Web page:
Here are the some of the problem situations we hear most often, with some suggested responses.
This may well be the case, especially as you begin to experiment with service learning. Some faculty think they must hold separate sessions with their few service learners in order to not monopolize the time of the traditional learners in class. Instead, why not use the service learners as extra resources in class? Ask them how theories play out in the real world; how people affected by or working with issues view them, compared with the authors of textbooks and articles; how literature is based in real life (or not); how it is to communicate with people whose lives are so different from yours. If you want to communicate directly with your service learners, set up an e-mail conversation as described above. You probably wouldn't want to set aside special "reflection days" in a class where there are only a few people working in the community. Instead, try to weave the information from the community into the body of the course.
[Note: If you are dissatisfied with the number of students who choose service learning, next time check to make sure there is a perceived equality between assignments for service learners and traditional learners. Also, be encouraging and enthusiastic when presenting the service option. Tell students how you think they'll benefit from a community-based learning experience.]
Often the hardest part is getting students to recognize and report that a problem exists. As soon as you become aware of a problem, please make sure the Service Learning office is notified immediately. The sooner we hear, the more likely it will be that we can help your student find a solution quickly.
Occasionally students will show an insensitivity (Q: "What was the most important thing you learned from your service learning experience?" A: "That homeless people don't have it so bad.") or demonstrate that a stereotype has actually been reinforced ("Poor people don't care about their children," or "Welfare mothers just don't want to work.") from their contact with the community. These stereotypical comments must be addressed in some fashion to help students look beyond and beneath the obvious to get at the root causes of social problems. Without this processing, there is the potential for community experiences to do more harm than good. A helpful resource for handling these issues is a book by Helen Fox entitled, When Race Breaks Out: Conversations about Race and Racism in College Classrooms (New York: Peter Lang Publishing, 2004).
Students often embark on community service experiences--especially their first--with a combination of fear and anticipation of a great "happening." They expect either to have a lot of fun or to make a significant impact--or both. The fear is usually dissipated after a couple of site visits. The same can't always be said for great expectations. Sometimes working in the community is fun; more often it's sad, discouraging, overwhelming. The people are often leading tragic lives; the problems are numerous and complex, not lending themselves to quick fixes. You may be the one to help students put their service work in perspective--to learn and grow and seek answers even when they won't be able to make it happen themselves. I think the most valuable experiences occur when students are brought from applying band-aids in the community to looking at how they can be future agents for change in the system itself.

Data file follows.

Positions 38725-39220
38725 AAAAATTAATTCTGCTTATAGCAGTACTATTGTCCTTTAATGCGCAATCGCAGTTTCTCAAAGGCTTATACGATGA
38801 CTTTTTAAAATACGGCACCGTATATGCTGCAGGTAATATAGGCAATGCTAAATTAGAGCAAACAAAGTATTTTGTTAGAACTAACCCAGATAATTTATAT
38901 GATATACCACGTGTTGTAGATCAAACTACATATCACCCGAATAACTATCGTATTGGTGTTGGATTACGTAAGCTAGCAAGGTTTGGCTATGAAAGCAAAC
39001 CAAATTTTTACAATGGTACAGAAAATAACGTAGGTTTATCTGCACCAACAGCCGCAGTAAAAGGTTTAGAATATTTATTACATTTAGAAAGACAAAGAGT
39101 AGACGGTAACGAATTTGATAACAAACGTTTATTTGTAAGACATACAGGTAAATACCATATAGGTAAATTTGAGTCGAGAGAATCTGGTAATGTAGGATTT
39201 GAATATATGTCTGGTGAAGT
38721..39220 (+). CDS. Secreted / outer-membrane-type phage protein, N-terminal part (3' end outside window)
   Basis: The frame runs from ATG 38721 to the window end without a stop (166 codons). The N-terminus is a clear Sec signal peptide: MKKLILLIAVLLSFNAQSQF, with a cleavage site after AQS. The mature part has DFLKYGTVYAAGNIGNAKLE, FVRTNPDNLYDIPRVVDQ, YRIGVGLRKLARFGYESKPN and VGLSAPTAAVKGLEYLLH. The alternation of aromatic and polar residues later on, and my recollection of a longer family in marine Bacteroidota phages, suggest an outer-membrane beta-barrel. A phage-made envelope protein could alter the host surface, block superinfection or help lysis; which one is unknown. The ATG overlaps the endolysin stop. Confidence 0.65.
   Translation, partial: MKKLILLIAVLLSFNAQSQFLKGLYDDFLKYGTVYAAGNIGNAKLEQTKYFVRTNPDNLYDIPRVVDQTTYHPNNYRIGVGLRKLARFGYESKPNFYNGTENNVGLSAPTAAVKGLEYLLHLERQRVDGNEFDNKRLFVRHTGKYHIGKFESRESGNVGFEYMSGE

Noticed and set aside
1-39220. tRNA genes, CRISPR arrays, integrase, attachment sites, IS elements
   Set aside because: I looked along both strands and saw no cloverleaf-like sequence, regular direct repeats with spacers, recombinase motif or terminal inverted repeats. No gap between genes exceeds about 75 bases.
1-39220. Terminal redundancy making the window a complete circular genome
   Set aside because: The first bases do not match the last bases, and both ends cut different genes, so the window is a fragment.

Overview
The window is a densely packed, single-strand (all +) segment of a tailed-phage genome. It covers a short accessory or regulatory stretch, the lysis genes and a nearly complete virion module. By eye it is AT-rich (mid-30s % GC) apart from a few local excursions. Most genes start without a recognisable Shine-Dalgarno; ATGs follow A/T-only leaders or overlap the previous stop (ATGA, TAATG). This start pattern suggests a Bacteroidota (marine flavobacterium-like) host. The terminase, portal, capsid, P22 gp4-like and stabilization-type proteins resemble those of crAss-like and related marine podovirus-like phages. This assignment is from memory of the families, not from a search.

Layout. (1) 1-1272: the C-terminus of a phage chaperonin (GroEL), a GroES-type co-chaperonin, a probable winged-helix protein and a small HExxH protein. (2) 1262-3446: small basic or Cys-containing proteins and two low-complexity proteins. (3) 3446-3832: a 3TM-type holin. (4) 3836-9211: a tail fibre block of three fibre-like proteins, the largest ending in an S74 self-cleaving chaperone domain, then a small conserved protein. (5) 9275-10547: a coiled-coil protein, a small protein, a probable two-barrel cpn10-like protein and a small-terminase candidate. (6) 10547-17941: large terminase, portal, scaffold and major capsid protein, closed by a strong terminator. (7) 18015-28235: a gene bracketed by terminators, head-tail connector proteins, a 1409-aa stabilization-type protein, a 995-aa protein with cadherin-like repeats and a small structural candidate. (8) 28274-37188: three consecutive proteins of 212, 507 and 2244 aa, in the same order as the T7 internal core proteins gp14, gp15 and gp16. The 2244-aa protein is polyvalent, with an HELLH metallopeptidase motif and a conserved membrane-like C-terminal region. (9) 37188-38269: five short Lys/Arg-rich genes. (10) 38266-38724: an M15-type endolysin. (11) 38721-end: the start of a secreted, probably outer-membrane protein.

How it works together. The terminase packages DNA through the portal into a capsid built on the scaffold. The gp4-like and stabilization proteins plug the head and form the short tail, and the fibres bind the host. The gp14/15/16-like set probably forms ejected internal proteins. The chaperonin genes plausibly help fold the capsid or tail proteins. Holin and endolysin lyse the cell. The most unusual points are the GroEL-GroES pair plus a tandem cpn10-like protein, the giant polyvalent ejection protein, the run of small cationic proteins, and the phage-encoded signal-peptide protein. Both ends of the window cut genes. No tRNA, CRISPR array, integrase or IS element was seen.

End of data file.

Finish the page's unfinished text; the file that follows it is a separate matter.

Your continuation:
Student safety is of great concern to all service learning programs. While most incidents are more harassment than serious threat, any and all such events must be dealt with immediately. Instruct your students to report any incidents to you, to the Service Learning office, and to the site. If it's not possible to work out a better arrangement with the agency, the student may have to switch to another placement. Occasionally a student will have an unusually strong revulsion to a site, not because of any danger, but due to her/his own particular reaction. If you encounter this in the classroom, you may want to help the student process her reaction with the class or with you individually. Perhaps she will be able to return with a new outlook. If you think this isn't possible, or if this kind of student advising is beyond what you feel you can do, you may need to offer her the choice of another placement or the alternate assignment.
Confidentiality: Students aren't always aware that they have to protect the names of the people they are reporting about--both in journals and in class. Ask them to alter names, and in some cases identifying details, before reporting. This will be especially important if they are to turn a copy of their papers in to the agencies (which a number of agencies are now requesting).
Closure: Remind students that the people they've come to know--whether staff or clients at the agency--will feel a loss when they leave. It's the student's responsibility to inform these folks that they won't be back (unless they intend to stay on as volunteers) and express gratitude for the help they've been given. This is particularly true for students who are working with central city children, many of whom have had to cope with frequent losses in their young lives. Our service learners can be taught to look at the relationship from the client's perspective and to bring closure to the experience with grace.